Tired fatigued engineer worker constructor working in construction site.

Recommendations to SEOs for immigrant inclusion in home energy rebates program

Immigrant and refugee communities face significant obstacles to benefiting from the transition to a cleaner energy system, even as many immigrants and refugees are themselves on the frontlines of experiencing the impacts of climate change. In the U.S., these communities may be exposed to indoor and outdoor heat, wildfire smoke and other climate impacts, both at home and in their workplaces. As climate disasters increase in frequency and severity, the workforce performing cleanup and restoration largely consists of migrant workers, who are frequently exposed to hazards like mold, asbestos, and lead, and may also be vulnerable to labor exploitation and wage theft. Many members of these communities have Limited English Proficiency and may also face cultural barriers and unfamiliarity with American bureaucracies like utilities and other aspects of the energy system. In California, a 2013 survey of low-income households found that, compared to households with a primary language of Spanish or another non-English language,  awareness of two different energy assistance programs was 15 to 20 percent higher among households that spoke English only.

The Home Energy Rebates authorized by the Inflation Reduction Act provide almost $9 billion in incentives to households for home efficiency and electrification upgrades, offsetting costs for measures like insulation or replacing gas stoves with induction cooktops. As discussed in previous blog posts, the Department of Energy (DOE) issued guidance last year that established a strong equity baseline for the program, notably requiring that states reserve 40 percent of rebate funds for low-income households and another 10 percent for multifamily affordable housing. In addition, states “are strongly encouraged to establish partnerships with and provide funding to community-based organizations” and other groups “that represent or work with underserved households to reach and engage with these communities effectively over the life of the program.”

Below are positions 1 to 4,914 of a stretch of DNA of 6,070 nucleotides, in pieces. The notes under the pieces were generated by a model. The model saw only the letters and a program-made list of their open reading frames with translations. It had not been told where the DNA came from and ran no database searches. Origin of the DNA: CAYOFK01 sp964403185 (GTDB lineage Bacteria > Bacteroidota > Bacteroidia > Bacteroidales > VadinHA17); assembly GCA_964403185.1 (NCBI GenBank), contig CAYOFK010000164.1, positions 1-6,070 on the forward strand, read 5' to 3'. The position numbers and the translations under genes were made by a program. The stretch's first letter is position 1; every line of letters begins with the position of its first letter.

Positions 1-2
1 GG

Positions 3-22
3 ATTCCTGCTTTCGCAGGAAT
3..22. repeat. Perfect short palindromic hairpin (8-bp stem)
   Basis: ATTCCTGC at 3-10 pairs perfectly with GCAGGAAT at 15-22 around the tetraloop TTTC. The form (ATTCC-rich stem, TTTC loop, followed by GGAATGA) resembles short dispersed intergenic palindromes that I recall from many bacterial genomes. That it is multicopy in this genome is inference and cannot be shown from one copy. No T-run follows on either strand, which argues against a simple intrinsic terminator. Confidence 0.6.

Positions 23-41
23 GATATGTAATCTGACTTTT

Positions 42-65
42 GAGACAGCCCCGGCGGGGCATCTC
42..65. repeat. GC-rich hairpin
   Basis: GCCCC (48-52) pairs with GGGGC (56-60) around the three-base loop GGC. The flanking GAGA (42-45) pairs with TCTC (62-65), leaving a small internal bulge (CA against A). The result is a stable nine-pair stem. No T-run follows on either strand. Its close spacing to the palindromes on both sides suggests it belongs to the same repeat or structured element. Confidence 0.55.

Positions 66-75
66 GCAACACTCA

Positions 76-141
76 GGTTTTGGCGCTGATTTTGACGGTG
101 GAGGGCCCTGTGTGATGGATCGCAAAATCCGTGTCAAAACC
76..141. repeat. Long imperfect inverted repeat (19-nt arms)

There remain many challenges for states and program administrators in implementing these rebates in a way that advances equity and brings real benefits to the communities with the greatest vulnerability to climate risks, especially immigrants and refugees. Because of the challenges and conditions unique to these communities, it is critical that states develop intentional approaches to reaching them.

That’s why Just Solutions and the Climate Justice Collaborative of the National Partnership for New Americans partnered to develop resources for community-based organizations, to help empower communities to engage with their State Energy Office and advocate for their own visions for energy equity. These resources include recommendations for State Energy Offices on how to design their rebate programs to promote immigrant inclusion, and a template letter that advocacy groups can adapt and send along with the recommendations. 

To ensure that immigrant and refugee communities can access and benefit from the Home Energy Rebates, we make five key recommendations to State Energy Offices: